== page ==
Additionally or alternatively, processor 30 may adjust one or more of the parameters defining the paired pulse stimulation to shift the region of tissue in which the CAP is evoked by delivery of the paired pulses. In some examples, processor 30 may adjust the pulse width of each pulse and/or the electrode location of each pulse to move the region of the CAP evoked by the delivery of the paired pulses.

In some examples, processor 30 may sense the evoked CAP at a plurality of locations, e.g., using a plurality of electrodes 17A-17D. In such an example, processor 30 may adjust one or more parameters of the electrical stimulation therapy based on the CAP sensed at each location relative to each other. In these examples, the sensed CAP at each of the plurality of location may be used to steer the region of tissue in which the CAP is evoked in the patient, e.g., by moving the region of tissue in which the CAP is evoked to tissue being targeted for activation. In these examples, the sensed CAP at each of the plurality of location may be used to steer the region of tissue in which the CAP is evoked in the patient, e.g., by moving the region of tissue in which the CAP is evoked to prevent stimulation in an unwanted location or locations. In other words, if the CAP is detected in an undesirable area or areas, the stimulation may be modulated to steer the region of tissue to target tissue for activation and/or prevent stimulation in tissue not targeted for activation.

FIG. 10 is a flow diagram illustrating an example technique for adjusting one or more therapy parameters using the example technique of FIG. 9. As shown in FIG. 10, processor 30 may control therapy module 34 to deliver a first electrical stimulation pulse and a second electrical stimulation pulse to patient 12 as paired pulses to evoke a CAP in tissue of patient 12 (504). Processor 30 may sense the CAP evoked in tissue by delivery of the paired pulse stimulation, e.g., using one or more of electrodes 17A-17D as a sense electrode (506). For example, the processor 30 may determine the magnitude of the sensed CAP, e.g., in terms of voltage of the sensed CAP.

Processor 30 may then compare the magnitude of the sensed CAP to a target threshold magnitude (606). In the example of FIG. 10, the target threshold may be a minimum magnitude at which the evoked CAP treats a patient condition, e.g., results in paresthesia in patient 12 to treat pain. In other examples, the target threshold magnitude may correspond to a maximum CAP desired to be evoked in patient 12 at the location at which the evoked CAP is being sensed. Additionally or alternatively, the target threshold magnitude may be defined as one more ranges of magnitude values for which the magnitude of the CAP is targeted.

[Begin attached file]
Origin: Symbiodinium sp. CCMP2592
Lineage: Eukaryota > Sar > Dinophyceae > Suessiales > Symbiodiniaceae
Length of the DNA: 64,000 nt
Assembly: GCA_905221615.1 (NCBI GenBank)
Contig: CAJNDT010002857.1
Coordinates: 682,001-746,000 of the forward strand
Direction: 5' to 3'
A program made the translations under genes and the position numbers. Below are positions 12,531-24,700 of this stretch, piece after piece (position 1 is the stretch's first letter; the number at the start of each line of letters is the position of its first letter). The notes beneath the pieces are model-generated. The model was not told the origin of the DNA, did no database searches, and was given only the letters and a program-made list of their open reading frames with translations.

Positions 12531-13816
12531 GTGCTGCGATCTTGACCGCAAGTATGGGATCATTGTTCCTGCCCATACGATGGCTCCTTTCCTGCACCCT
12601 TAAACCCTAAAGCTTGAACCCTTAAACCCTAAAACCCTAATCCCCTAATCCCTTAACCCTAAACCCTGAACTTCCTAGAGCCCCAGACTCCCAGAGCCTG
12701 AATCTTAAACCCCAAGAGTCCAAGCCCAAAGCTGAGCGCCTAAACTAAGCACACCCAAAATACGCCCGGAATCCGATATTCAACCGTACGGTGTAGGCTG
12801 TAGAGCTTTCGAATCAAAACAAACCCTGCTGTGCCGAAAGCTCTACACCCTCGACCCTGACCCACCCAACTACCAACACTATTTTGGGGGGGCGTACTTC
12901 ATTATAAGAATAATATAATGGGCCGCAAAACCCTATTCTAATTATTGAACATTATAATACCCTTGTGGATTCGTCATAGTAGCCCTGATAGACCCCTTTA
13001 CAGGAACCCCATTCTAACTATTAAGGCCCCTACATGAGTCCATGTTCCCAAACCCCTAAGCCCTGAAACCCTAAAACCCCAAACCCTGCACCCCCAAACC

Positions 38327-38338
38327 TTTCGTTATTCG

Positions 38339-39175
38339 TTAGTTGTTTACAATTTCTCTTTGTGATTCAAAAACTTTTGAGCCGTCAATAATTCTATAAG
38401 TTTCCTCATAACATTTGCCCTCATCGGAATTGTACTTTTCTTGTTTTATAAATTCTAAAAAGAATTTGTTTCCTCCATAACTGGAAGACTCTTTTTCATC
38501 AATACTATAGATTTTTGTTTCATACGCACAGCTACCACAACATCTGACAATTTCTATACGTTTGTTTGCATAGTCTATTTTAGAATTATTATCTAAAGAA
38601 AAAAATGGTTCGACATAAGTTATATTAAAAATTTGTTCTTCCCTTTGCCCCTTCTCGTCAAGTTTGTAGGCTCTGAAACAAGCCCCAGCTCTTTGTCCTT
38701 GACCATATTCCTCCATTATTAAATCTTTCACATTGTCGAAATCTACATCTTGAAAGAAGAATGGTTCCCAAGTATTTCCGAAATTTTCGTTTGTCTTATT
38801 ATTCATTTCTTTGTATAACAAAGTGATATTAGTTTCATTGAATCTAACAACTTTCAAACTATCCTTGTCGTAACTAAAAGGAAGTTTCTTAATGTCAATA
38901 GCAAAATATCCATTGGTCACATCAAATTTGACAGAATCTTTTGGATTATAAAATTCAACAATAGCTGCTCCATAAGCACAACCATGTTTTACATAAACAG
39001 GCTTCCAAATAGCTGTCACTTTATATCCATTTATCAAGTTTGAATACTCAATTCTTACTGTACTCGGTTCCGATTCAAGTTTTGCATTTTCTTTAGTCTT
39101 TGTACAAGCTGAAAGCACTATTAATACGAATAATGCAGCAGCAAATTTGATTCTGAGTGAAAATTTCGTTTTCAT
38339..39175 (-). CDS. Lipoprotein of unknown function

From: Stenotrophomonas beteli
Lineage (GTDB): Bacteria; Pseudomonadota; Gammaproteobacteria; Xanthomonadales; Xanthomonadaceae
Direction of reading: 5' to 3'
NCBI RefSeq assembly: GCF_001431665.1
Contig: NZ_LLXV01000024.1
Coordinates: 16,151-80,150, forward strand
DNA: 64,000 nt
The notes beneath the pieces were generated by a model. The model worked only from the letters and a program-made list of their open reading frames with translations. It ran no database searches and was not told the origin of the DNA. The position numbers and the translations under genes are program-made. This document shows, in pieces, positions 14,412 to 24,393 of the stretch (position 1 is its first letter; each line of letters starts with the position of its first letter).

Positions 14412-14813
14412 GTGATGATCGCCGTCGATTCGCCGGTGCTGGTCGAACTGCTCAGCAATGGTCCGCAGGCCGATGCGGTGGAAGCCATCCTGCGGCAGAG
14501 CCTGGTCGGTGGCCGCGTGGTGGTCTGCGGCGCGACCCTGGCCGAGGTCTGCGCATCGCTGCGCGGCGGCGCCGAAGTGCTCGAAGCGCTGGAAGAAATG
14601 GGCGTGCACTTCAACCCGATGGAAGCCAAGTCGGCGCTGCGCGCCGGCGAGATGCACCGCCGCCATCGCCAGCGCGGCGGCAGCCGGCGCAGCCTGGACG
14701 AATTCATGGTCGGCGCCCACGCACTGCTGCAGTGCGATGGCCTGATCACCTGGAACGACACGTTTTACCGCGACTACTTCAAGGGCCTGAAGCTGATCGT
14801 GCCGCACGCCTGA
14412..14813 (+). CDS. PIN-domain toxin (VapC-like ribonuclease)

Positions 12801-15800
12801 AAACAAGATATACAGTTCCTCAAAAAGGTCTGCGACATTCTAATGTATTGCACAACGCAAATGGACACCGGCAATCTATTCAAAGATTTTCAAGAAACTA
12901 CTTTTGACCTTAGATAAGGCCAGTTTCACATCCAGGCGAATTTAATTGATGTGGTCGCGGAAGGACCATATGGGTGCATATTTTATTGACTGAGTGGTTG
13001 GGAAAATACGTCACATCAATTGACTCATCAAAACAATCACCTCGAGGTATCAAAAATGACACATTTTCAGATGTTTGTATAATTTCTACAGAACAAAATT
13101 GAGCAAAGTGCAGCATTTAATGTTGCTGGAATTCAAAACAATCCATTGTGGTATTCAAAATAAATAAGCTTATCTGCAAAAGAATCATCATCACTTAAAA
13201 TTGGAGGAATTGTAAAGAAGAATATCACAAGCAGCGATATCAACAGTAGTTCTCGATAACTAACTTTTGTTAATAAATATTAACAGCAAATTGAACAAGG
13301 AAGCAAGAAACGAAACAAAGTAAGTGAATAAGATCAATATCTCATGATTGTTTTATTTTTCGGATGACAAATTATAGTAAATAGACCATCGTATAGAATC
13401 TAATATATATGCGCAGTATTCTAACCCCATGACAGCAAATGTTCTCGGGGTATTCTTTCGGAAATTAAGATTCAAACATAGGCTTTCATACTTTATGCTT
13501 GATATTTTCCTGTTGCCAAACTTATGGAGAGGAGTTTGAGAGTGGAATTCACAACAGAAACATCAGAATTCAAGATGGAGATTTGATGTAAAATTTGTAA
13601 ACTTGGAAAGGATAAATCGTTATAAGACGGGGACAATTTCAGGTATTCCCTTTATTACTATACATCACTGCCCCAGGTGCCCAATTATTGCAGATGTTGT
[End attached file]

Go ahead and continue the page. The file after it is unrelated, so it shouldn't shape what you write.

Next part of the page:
As shown in FIG. 10, if processor 30 determines the magnitude of the sensed CAP (506) evoked by the delivery of the paired pulse stimulation (504) is above the target threshold value (606), processor 30 may continue to deliver the paired pulse therapy without making adjustments to parameters of the paired pulse stimulation. Conversely, if processor determines that the magnitude of the sensed CAP (506) evoked by the delivery of the paired pulse stimulation (504) is below the target threshold value (606), processor 30 may adjust one or more parameters of the first and/or second pulse of the paired pulse stimulation (608) and control the delivery the paired pulse stimulation to patient 12 according to the adjusted therapy parameters (504). As described herein, example parameters that may be adjusted by processor 30 include at least one of the pulse width, amplitude, electrode combination, and/or polarity for one or both of the first and second stimulation pulses, and/or the interpulse interval of the paired pulses based on the magnitude of the sensed CAP not being above the target threshold magnitude. Upon delivery of the paired pulse stimulation to patient 12 according to the adjust parameters (504), processor 30 may sense the CAP evoked by the adjusted paired pulse stimulation (506) and determine whether or not the magnitude of the sensed CAP is above the target threshold value.